Fours on the Floor
Handicapping the next Council’s coalitions on land use
By Chase Hoffberger, Fri., Oct. 19, 2018
Sometimes following land use in Austin is like hitting yourself over the head with a 4x4. And there's a reason for that. Since January of 2017, when the current Council took form, and conversations about CodeNEXT and the uniquely necessary rewrite of our city's outdated land use code started to heat up, sentiment among the 11 members has been explicitly split four by four, with three members sandwiched somewhere in between.
But that could change following the November election, where two incumbents are set to depart and two others face challenges from opponents with wildly different views on land use. (District 5 CM Ann Kitchen is running unopposed.) No matter what happens, the District 1 seat will be occupied by someone who's more density-minded than retiring CM Ora Houston; each of the candidates vying to fill her seat break more urbanist than the East Austin icon. And District 9 could see a significant flip if Danielle Skidmore can upend Kathie Tovo, who's been a reliable vote for the preservation of neighborhoods since arriving in 2011.
Less clear is what could happen in District 3, where Pio Renteria is hoping to hold on to his seat, and District 8, where Ellen Troxclair is set to leave City Hall after one term. Renteria's sister and opponent Susana Almanza would fall firmly in the preservationist camp, though her campaign's been quiet for a while. James Valadez and Amit Motwani both sit closer to Renteria, though they've each expressed a desire to be more committed to compromise and looking at each vote individually than the incumbent, who reliably sides with his colleagues on the densification end. In D8, a Bobby Levinski win would net preservationists a true believer, though the race to replace Troxclair involves four candidates – and while Troxclair protégé Frank Ward may be more of the same, Rich DePalma and Paige Ellis both lean more toward a more progressive urbanism, rather than Troxclair's pro-business positions.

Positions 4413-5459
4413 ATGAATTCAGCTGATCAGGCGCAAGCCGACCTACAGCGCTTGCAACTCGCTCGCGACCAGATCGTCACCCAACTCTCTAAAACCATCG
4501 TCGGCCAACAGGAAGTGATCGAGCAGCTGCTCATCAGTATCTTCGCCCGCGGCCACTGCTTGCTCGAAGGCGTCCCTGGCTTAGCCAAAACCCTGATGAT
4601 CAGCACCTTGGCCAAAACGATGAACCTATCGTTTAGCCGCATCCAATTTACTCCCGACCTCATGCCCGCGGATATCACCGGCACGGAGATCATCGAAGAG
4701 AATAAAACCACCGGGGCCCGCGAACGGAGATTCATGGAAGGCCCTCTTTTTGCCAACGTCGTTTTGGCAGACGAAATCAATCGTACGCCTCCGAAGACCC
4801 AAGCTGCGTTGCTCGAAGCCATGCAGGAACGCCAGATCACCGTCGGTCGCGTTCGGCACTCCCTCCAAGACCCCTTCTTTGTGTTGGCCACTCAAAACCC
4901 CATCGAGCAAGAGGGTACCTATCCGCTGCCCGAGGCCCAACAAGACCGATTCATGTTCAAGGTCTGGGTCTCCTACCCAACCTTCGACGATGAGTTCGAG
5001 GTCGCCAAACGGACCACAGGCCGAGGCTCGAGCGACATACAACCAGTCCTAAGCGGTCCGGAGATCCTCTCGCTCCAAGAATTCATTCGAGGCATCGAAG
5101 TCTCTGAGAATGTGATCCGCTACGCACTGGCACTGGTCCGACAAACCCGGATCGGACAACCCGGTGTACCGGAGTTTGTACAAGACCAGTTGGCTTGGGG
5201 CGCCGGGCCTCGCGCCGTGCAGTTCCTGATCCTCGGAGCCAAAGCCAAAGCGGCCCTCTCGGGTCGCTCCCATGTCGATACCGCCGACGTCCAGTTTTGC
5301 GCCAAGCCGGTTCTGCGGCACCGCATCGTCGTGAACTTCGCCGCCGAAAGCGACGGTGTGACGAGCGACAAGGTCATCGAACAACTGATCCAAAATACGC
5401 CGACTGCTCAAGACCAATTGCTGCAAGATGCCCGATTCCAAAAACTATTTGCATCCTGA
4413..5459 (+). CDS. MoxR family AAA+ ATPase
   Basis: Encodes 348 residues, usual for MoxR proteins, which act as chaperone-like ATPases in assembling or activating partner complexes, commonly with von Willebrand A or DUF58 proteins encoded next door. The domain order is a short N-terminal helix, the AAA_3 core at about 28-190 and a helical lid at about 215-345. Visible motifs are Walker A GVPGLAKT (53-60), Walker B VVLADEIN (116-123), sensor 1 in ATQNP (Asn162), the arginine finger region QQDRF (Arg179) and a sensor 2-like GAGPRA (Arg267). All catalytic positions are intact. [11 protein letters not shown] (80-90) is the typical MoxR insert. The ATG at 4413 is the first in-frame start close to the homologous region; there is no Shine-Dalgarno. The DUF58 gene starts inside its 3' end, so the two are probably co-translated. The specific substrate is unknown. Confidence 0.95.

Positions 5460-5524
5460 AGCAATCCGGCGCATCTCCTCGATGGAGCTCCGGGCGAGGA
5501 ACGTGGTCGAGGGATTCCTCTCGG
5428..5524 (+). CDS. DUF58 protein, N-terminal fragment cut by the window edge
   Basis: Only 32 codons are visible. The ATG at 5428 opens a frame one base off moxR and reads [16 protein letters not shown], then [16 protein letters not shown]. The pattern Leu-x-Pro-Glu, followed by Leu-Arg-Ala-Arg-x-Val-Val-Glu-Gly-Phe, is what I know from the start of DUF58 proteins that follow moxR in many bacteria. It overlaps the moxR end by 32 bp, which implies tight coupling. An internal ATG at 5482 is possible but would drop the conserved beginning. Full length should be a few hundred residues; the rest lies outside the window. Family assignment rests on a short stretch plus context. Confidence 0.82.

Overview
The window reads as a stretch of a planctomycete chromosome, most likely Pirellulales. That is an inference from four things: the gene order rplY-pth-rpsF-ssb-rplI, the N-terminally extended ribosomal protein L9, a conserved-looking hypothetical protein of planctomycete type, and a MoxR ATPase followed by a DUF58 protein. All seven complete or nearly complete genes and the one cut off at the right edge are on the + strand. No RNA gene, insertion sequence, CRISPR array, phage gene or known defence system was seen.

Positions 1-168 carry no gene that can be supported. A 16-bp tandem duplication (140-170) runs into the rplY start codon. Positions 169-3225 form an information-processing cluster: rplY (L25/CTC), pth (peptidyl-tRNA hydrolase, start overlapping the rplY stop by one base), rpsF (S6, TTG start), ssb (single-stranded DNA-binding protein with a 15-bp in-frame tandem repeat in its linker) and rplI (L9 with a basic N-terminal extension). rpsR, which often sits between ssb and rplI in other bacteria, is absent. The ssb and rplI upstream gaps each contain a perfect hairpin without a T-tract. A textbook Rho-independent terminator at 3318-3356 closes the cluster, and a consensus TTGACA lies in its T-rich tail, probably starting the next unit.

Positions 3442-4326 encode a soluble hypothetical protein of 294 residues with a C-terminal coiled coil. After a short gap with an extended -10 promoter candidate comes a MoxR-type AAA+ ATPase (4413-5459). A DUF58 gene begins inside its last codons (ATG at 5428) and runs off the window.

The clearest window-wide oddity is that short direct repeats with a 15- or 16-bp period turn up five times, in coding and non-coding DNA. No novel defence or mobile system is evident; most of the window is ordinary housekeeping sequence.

The mayoral race – incumbent Steve Adler versus former council member and Austin Neighborhoods Council ex-president Laura Morrison – is a contest between the compromiser-in-chief and a candidate who's waged the bulk of her campaign on being a champion of preservationists throughout the city.
So what's that mean for dais dynamics? Let's go to our endorsements. Should everybody we endorse win in November (and Vincent Harding beat Natasha Harper-Madison), the next iteration of Council will be split ... four by four, with three sandwiched somewhere in between. (All that work for nothing!) That in all likelihood means two more years of split 6-5 votes.
Alternately, preservationists have a tempting opportunity to further tilt the dais by electing Morrison, Almanza, and Levinski and re-electing Tovo, creating a strong six-member coalition with Alison Alter (D10) and Leslie Pool (D7). The same type of opportunity exists for the other side, if voters in Districts 1, 3, 8, and 9 elect Harper-Madison, Renteria, Ellis, and Skidmore, enjoining them with Delia Garza, Greg Casar, and Jimmy Flannigan for a seven-member densificaTRON the likes of which the city has not seen in decades, if ever.
And if you want the most people to meet in the middle? Vote in Adler, Harding, Motwani, Kitchen, and DePalma, thereby creating a five-course compromise that would leave six stranded on the two ends. Would a moderate consensus on land use lead to more productive conversations and initiatives moving forward? Hardly. This is Austin, after all. But it would create a little more suspense during Thursday meetings, and give us more swing votes to consider until Garza, Casar, Flannigan, Pool, and Alter come up for election in two years.
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